Celebrations | Couple solves ketubah dilemma with a covenant of lovers

Our wedding had much the feel of a traditional Jewish wedding, with many of the same rituals — including the chanting of the Sheva Brachot (Seven Blessings) and the breaking of the glass.

Saralie Pennington and Tom Herz

But the major way it differed was the document we used to consecrate our marriage contract, and in parts of the ceremony.

Saralie, my bride-to-be, felt comfortable with having a ketubah, the Jewish marriage contract.

I, on the other hand, did not.

A ketubah can be a sheaf of paper with designated wording — generally including Aramaic or Hebrew as well as English. It can be a large document, elaborately illuminated, painted and calligraphed. After it is signed by the couple, the ketubah is often framed and mounted on a bedroom wall.

Whether a ketubah is traditional, contemporary (such as those including the Lieberman clause, which protects an abandoned wife from becoming an agunah, or chained woman, unable to remarry), or whether it is an egalitarian one, I had a problem with it.

My reason? Any ceremony involving a ketubah, by virtue of the realm with which it deals, means that it falls under the laws of property acquisition. Contemporary language and rabbinic discursiveness notwithstanding, all ketubot are property acquisition documents and probably do not reflect the ethics and values of most 21st-century American Jews, in my opinion.

Instead of a ketubah, we used a brit ahuvim — a covenant of lovers. A brit or covenant in Jewish tradition is an agreement entered into by individuals on an equal basis, which forms a partnership of one kind or another. It is appropriate for same-sex unions as well as traditional ones.

The document and its accompanying ritual in the ceremony was formulated by a Reform theologian, Rabbi Rachel Adler, a professor at Hebrew Union College in Los Angeles. Adler introduced the document in her 1999 book, “Engendering Judaism.” She discussed the document in several chapters as she grappled with lifecycle rituals and issues of personal status that either objectify women or render them invisible.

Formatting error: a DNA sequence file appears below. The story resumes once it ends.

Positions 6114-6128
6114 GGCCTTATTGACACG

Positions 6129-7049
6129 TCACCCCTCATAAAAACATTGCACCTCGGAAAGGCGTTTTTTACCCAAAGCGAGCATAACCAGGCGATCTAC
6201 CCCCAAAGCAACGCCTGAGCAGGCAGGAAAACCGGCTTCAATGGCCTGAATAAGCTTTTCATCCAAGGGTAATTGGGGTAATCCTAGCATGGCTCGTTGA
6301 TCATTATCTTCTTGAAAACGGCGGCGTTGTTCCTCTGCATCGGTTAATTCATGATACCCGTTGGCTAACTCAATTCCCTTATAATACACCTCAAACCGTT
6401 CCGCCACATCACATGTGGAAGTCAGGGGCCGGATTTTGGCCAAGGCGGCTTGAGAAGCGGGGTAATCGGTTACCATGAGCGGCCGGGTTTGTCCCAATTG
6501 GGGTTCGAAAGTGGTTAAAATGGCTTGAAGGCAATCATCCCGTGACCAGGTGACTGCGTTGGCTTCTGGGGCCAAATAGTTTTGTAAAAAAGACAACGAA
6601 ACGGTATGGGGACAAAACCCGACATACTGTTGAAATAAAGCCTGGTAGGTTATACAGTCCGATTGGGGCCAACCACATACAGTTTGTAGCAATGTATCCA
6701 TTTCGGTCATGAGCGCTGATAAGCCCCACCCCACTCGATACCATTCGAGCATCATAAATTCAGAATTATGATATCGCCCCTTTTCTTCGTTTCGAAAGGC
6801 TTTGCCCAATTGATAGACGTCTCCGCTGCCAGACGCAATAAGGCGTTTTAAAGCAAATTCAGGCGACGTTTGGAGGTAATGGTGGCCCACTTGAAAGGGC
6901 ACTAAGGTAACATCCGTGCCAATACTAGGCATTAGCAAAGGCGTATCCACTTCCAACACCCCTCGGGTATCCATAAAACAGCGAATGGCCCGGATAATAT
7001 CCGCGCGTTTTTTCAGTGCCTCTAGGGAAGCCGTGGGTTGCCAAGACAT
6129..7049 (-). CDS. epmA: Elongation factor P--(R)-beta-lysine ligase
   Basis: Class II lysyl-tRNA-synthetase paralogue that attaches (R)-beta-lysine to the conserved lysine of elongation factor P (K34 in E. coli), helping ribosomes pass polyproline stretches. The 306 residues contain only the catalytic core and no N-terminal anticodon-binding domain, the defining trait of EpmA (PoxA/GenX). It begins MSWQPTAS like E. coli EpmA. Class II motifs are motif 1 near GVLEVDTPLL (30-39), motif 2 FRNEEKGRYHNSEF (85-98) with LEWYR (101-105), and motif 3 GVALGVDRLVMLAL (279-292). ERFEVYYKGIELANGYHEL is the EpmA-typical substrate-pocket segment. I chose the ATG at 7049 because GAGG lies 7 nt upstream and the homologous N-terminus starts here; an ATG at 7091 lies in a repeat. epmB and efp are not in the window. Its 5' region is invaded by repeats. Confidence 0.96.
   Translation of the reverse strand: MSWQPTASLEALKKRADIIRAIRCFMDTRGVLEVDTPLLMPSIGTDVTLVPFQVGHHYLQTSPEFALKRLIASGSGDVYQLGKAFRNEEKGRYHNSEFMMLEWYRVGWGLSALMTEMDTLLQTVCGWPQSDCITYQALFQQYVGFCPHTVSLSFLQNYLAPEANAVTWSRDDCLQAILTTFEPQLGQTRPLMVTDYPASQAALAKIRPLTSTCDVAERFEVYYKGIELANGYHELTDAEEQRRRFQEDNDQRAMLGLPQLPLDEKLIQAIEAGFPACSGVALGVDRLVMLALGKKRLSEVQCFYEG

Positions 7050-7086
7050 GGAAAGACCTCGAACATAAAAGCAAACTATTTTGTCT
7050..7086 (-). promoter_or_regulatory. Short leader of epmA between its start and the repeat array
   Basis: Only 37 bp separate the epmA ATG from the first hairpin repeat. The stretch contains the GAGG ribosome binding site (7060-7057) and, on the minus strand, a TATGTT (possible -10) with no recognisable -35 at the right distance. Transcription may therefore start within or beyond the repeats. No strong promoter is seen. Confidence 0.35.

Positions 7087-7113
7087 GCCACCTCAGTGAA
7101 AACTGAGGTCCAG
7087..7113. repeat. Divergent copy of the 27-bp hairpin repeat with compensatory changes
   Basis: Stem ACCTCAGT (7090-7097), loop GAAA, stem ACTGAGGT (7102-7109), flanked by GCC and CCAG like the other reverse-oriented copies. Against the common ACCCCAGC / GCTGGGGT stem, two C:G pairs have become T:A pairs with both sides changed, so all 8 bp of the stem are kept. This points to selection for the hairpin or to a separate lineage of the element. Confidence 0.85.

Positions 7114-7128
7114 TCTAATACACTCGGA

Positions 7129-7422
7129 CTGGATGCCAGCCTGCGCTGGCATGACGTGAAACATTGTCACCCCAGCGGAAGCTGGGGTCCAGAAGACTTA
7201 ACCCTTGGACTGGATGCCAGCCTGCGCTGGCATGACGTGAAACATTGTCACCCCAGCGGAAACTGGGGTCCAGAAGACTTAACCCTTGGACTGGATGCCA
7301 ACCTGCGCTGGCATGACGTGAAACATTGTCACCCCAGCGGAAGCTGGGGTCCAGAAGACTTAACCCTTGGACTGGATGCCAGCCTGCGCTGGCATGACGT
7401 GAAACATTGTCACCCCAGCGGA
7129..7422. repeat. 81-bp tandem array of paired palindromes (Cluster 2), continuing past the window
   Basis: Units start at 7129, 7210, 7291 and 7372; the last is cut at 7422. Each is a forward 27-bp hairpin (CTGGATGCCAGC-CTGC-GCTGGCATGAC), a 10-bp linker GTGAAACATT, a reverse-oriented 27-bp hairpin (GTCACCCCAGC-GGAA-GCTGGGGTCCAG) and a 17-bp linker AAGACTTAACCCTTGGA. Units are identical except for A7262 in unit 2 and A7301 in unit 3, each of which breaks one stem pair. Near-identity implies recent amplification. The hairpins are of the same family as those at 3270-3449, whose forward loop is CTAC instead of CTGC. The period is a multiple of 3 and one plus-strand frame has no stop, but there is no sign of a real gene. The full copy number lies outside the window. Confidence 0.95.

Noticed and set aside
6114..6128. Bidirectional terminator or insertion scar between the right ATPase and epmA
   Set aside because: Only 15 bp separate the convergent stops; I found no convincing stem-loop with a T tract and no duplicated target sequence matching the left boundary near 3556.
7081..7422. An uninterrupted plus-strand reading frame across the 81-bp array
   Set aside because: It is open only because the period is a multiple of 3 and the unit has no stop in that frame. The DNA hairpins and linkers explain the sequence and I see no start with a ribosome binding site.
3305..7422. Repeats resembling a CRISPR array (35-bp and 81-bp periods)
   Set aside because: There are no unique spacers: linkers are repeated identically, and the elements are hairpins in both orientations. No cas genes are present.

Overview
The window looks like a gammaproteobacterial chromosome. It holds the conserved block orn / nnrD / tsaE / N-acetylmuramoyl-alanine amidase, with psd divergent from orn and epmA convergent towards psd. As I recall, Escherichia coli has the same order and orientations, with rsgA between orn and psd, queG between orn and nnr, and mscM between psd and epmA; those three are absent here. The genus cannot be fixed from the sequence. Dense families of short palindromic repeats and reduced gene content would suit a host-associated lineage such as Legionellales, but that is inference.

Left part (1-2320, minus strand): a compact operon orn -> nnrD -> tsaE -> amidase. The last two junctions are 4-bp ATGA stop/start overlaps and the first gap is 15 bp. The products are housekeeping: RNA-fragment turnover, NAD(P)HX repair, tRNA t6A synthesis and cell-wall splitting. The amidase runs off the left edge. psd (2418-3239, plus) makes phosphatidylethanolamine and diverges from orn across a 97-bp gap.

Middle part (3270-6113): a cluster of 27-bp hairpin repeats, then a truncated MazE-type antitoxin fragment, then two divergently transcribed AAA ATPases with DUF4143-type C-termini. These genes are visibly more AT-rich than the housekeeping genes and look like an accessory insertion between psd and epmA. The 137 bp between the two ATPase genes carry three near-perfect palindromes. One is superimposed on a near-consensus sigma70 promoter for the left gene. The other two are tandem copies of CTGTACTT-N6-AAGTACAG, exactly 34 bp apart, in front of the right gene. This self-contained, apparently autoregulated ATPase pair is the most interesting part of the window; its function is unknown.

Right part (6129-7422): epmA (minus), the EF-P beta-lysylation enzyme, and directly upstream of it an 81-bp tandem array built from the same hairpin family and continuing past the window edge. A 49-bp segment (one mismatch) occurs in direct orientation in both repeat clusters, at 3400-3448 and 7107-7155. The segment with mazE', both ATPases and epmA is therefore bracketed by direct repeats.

This personalized brit ahuvim was used, rather than a ketubah.

The sentiments and language in the brit it are not unlike what one would find in many ketubot. However, there are a few main differences — the first being that at several points, the language clearly specifies that the document is a covenant — for example, a “covenant of devotion,” “a covenant of mutual lovingkindess.” Following each of these characteristics is a quotation of scripture that exemplifies the quality described. 

The words and sentiments of the brit were highly significant to Saralie and me; we even substituted our own choice of scripture or personal commitment for the prototype Adler developed. We enlisted the help of friends to give us the correct Hebrew wording for our personal statement.

The ritual that signified our entering into this brit is the kinyan. In Jewish tradition, the two partners each put something of special value and significance to the partnership into a sack or pouch, hold it over their heads together and recite a special blessing. Our sack held our rings, a gold Magen David necklace I had given to Saralie, and a silver mezuzah necklace Saralie had given to me —  items we wear regularly and which lie close to our hearts. 

Before the kinyan we spoke to each other and to our assembled guests, giving personal, intimate statements of our love, caring and commitment to each other.

After reciting the blessing and opening the pouch, we exchanged rings. Counter to tradition, my bride put the ring on my finger first, and recited, “Harei atah mekudeshet li …” (Behold, you are consecrated to me with this ring according to the laws of Moses and Israel). Usually the man does this first, and by saying those words he concretely acquires the woman as his property. 

I, then, put the ring on Saralie’s finger, but my words were from Song of Songs, “Ani dodi v’dodi li …(I am my beloved’s and my beloved is mine). 

The Sheva Brochot was chanted and the ceremony concluded with the breaking of the glass.


Tom Herz and Saralie Pennington were married in 2001 in San Francisco, where they live. Rabbi Yoel Kahn officated.